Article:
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Reader's Choice. See what other students are reading.

Grade 7-12

Check out these Just Read It submissions from Spring 2021 to see what titles TDSB students are reading and to get ideas for what to read next.


The things she's seen

The things she's seen by  Ambelin and Ezekiel Kwaymullina

"This book is a teen fiction thriller mystery. I recommend this book because the story is really deep and meaningful. It is a book about Indigenous Peoples with a thrilling story. The book is very well written and the authors used very strong and colourful descriptions to really paint the story. It kept me intrested and I kept wanting to read more and more. Another thing I liked about this book is that the book is written in 2 first person point of views which I don't see a lot of books do often."
Zion Heights Middle School

A list of cages

A list of cages by Robin Roe

"This book is one of my favourites of all time! It takes you through a journey of emotions from laughing until you fall off your bed to crying enough to fill an ocean. Since it's set in high school, the events and characters are so relatable."
Sir John A Macdonald Collegiate Institute

All the broken things

All the broken things by  Kathryn Kuitenbrouwer

"I feel other students should read this book because it broadens your perspective on what its like to adapt to a new environment. The protagonist, Bo, is a Vietnamese refugee who has come to Canada with his family for a better life. His story sheds a light on to the many challenges that New Canadians face when trying to adapt to a new land such as language barriers. The book also gives readers an insight into what it is like to live with someone with a disability as Bo's sister is severely disfigured due to Agent Orange, a chemical defoliant manufactured in Canada. Not only was Canada the manufacturer of this chemical but the country used to hold freakshows and bear wrestling circuits at the CNE. I most definitely knew none of this before reading All the Broken Things, which is another reason why students should read this novel, as it explores Canadian history. Lastly, this book educates readers on the strength, resilience and willpower of the human spirit. No matter the circumstances, people will continue to fight and we see this through Bo, who is faced with so many obstacles but does not give up."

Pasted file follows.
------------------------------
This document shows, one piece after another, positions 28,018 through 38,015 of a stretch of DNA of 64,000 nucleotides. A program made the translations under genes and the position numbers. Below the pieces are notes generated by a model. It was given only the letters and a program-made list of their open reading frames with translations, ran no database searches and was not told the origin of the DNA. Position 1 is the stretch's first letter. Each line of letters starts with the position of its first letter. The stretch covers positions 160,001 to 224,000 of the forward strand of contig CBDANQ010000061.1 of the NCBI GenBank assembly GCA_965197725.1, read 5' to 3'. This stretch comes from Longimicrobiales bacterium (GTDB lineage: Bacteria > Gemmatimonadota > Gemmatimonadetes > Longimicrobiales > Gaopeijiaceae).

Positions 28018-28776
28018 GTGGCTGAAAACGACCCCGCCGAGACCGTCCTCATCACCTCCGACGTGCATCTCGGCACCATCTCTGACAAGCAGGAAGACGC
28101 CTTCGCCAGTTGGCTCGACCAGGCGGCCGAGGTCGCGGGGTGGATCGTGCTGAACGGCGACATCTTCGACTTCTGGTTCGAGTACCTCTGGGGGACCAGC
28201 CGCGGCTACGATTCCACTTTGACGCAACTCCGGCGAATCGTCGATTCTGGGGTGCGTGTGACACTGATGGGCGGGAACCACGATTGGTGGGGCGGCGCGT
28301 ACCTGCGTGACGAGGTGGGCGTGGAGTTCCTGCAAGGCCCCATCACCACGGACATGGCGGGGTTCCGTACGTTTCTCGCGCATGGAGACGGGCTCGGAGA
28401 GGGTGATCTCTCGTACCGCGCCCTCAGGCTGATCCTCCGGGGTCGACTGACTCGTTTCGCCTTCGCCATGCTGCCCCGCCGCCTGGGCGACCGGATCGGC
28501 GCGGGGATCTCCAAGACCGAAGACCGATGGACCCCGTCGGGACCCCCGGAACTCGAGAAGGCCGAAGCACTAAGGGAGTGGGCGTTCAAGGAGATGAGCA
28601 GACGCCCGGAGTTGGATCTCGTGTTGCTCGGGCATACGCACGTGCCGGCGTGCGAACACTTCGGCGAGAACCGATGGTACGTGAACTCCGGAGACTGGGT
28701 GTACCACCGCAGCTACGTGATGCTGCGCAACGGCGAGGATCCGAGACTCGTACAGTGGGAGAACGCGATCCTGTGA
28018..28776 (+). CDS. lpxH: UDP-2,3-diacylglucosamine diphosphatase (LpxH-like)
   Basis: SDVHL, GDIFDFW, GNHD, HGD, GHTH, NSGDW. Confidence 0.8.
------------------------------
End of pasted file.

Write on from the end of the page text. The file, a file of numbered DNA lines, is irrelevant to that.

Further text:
John Polanyi Collegiate Institute

The agony of Bun O'Keefe

The agony of Bun O'Keefe by Heather Smith

"One reason this book is worth reading before you die is the Interesting perspective of the main character Bun O’Keefe. Her upbringing in the hoarder house gives a unique perspective of the situations and other characters that could not have made this book as captivating if it was written any other way. The second reason you should read this book is that it touches on real-world issues that we should all educate ourselves on. Some issues that were addressed are Indigenous people being attacked, hate towards the LGBTQ+ community, and child neglect. The book showed how innocent people can be hurt in such drastic ways. The third reason is all the characters have very interesting backstories for such a short novel. Not only that but their personalities really shine through so I can say there was never a dull moment. Although his book is about the story of a 14-year-old girl to me it meant much more than that. It taught me about important issues but most of all that being surrounded by people we care about and that care for us should never be taken for granted."
Bloor Collegiate Institute


Find more book recommendations on Novelist | Forest of Reading

Shorter Reads. Not a lot of time? These sites have graphic novels, news & more

Canada's History for Kids
Teaching Kids News
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